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Author Topic: Batman v Superman: Dawn of Justice  (Read 92736 times)
HaemishM
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Reply #1295 on: April 13, 2016, 10:29:24 PM

David Goyer was writing the meeting agenda.  why so serious?

Khaldun
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Reply #1296 on: June 22, 2016, 08:02:20 AM

Somebody really, really does not get it.

http://www.vulture.com/2016/06/zack-snyder-set-justice-league.html


I love the quote on Wonder Woman's costume--she's allowed to have a bright color because it's the "congealed blood of thousands of her victims".

More importantly, you can just see in this piece and the others that have been filed about this set visit that Snyder is struggling to understand unfamiliar things like "humor" and "fun". (In the io9 piece on the set visit, they quote one of the other people working on the film saying that they learned that people don't like to see heroes "deconstructed": meaning it's our fault for not understand the great man's Art.)
Jeff Kelly
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Reply #1297 on: June 22, 2016, 08:21:37 AM

He just has a real boner for Watchmen and thinks that every piece of comic book content has to follow its template.
HaemishM
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Reply #1298 on: June 22, 2016, 09:20:56 AM

The red in Wonder Woman's costume comment and the shit about deconstructing heroes makes me want to punch that fucker right in the face all over again. You didn't fucking deconstruct the characters, you fucking made them into grimdark alternate reality versions that bore almost no likeness to the fucking characters they were based on. It had nothing to do with deconstructing characters. Get tae fuck with that.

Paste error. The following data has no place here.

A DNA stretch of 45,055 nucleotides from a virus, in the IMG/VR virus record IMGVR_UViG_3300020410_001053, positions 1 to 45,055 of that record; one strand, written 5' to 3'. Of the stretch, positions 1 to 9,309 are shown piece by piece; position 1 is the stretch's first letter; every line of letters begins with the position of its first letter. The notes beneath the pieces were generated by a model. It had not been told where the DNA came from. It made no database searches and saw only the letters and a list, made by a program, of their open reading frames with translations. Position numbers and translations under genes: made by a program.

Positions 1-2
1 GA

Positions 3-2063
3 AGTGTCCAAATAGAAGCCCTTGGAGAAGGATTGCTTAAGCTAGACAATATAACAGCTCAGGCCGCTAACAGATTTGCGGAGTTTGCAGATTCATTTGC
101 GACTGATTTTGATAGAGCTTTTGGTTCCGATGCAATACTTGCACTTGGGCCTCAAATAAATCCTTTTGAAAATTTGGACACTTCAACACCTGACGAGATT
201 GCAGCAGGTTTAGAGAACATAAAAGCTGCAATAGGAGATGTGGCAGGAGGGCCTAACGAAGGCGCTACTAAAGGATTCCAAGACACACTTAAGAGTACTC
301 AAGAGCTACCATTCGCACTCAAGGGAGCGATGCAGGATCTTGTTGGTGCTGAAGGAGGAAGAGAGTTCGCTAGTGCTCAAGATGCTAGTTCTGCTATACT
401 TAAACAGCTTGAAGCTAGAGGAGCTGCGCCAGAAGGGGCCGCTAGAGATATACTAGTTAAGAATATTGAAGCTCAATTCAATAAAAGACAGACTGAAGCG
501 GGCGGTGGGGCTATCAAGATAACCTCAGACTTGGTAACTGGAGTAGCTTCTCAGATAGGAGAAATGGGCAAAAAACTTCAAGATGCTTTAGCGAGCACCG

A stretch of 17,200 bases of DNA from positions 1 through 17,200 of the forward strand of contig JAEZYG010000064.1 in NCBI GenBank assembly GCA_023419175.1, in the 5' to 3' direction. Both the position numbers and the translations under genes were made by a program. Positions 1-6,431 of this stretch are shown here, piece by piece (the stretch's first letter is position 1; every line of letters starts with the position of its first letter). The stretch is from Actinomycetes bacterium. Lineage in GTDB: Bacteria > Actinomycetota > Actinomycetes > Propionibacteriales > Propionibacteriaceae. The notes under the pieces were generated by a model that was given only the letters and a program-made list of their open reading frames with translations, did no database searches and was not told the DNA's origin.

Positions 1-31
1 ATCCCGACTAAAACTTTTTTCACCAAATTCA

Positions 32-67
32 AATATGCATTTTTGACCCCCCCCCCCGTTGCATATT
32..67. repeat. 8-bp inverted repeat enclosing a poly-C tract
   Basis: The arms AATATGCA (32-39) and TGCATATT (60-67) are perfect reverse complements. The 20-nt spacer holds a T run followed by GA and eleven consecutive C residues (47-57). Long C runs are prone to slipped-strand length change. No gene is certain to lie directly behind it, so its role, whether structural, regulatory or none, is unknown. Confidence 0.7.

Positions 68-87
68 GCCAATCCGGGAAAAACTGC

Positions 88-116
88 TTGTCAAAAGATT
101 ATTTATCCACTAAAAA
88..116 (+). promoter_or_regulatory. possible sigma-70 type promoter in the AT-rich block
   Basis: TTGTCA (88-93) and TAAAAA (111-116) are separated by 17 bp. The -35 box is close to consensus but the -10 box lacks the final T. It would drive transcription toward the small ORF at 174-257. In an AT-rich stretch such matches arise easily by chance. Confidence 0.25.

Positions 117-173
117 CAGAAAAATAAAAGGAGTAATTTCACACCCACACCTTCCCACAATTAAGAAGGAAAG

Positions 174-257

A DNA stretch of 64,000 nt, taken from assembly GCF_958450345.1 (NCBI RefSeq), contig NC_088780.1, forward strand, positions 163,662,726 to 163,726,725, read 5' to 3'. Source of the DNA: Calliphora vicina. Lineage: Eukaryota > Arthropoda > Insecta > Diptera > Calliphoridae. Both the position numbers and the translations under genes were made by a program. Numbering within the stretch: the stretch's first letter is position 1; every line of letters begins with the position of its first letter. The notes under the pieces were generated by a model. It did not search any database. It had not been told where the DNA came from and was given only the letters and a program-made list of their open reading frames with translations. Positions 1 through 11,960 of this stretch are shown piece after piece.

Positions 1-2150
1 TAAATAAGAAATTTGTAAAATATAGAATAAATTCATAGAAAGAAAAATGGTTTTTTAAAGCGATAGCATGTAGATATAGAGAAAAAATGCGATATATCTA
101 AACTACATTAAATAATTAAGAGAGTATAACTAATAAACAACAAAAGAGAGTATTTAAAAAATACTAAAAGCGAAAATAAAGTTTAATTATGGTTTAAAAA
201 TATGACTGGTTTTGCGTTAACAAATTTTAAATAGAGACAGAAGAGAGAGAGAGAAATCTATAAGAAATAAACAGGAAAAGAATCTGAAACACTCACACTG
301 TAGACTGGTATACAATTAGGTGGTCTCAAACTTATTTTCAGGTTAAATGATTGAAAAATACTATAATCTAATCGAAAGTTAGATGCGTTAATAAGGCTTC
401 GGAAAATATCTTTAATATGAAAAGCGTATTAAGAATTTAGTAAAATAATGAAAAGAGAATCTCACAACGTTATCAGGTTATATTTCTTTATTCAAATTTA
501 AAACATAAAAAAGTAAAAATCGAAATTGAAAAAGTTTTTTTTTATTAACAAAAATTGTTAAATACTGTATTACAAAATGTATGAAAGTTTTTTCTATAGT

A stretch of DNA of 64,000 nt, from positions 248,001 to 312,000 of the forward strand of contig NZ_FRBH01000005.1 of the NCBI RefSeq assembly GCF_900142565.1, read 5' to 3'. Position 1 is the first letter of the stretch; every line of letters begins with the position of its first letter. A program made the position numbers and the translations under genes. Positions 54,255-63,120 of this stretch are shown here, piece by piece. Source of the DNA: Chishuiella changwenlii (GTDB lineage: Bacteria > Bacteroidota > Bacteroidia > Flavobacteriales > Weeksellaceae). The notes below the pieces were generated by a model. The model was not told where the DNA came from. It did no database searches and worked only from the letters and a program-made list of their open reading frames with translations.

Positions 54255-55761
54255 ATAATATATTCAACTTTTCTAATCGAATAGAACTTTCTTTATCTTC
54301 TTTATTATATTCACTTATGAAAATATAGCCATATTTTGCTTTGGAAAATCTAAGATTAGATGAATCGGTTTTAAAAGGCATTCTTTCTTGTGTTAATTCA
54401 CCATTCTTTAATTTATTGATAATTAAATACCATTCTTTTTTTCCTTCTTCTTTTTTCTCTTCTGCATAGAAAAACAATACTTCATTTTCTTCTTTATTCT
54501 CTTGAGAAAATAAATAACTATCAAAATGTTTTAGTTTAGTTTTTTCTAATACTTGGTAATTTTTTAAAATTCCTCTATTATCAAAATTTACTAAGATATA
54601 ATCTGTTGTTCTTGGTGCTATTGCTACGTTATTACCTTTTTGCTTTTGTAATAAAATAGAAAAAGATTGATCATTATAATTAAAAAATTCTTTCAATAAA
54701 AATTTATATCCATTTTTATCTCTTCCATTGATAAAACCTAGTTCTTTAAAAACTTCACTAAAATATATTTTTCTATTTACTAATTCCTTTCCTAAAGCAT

MahrinSkel
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Reply #1299 on: June 22, 2016, 10:03:02 AM

“The demons must have caught the scent of the Mother Box,”

“The demons must have caught the scent of the Mother Box,

The demons must have caught the scent of the Mother Box,”

“The demons must have caught the scent of the Mother Box,”

What a brilliant line of dialog. There's no way to parse it that isn't incredibly stupid. That takes real talent.

--Dave

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SurfD
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Reply #1300 on: June 23, 2016, 01:24:24 AM

The red in Wonder Woman's costume comment and the shit about deconstructing heroes makes me want to punch that fucker right in the face all over again. You didn't fucking deconstruct the characters, you fucking made them into grimdark alternate reality versions that bore almost no likeness to the fucking characters they were based on. It had nothing to do with deconstructing characters. Get tae fuck with that.
Indeed.  It's almost like they went "these are all the things that DONT make Batman Batman, so lets make a movie about Batman being those things.  Oh, and there will be a brooding guy with a giant S on his chest in it too."

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Velorath
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Reply #1301 on: June 23, 2016, 05:59:09 AM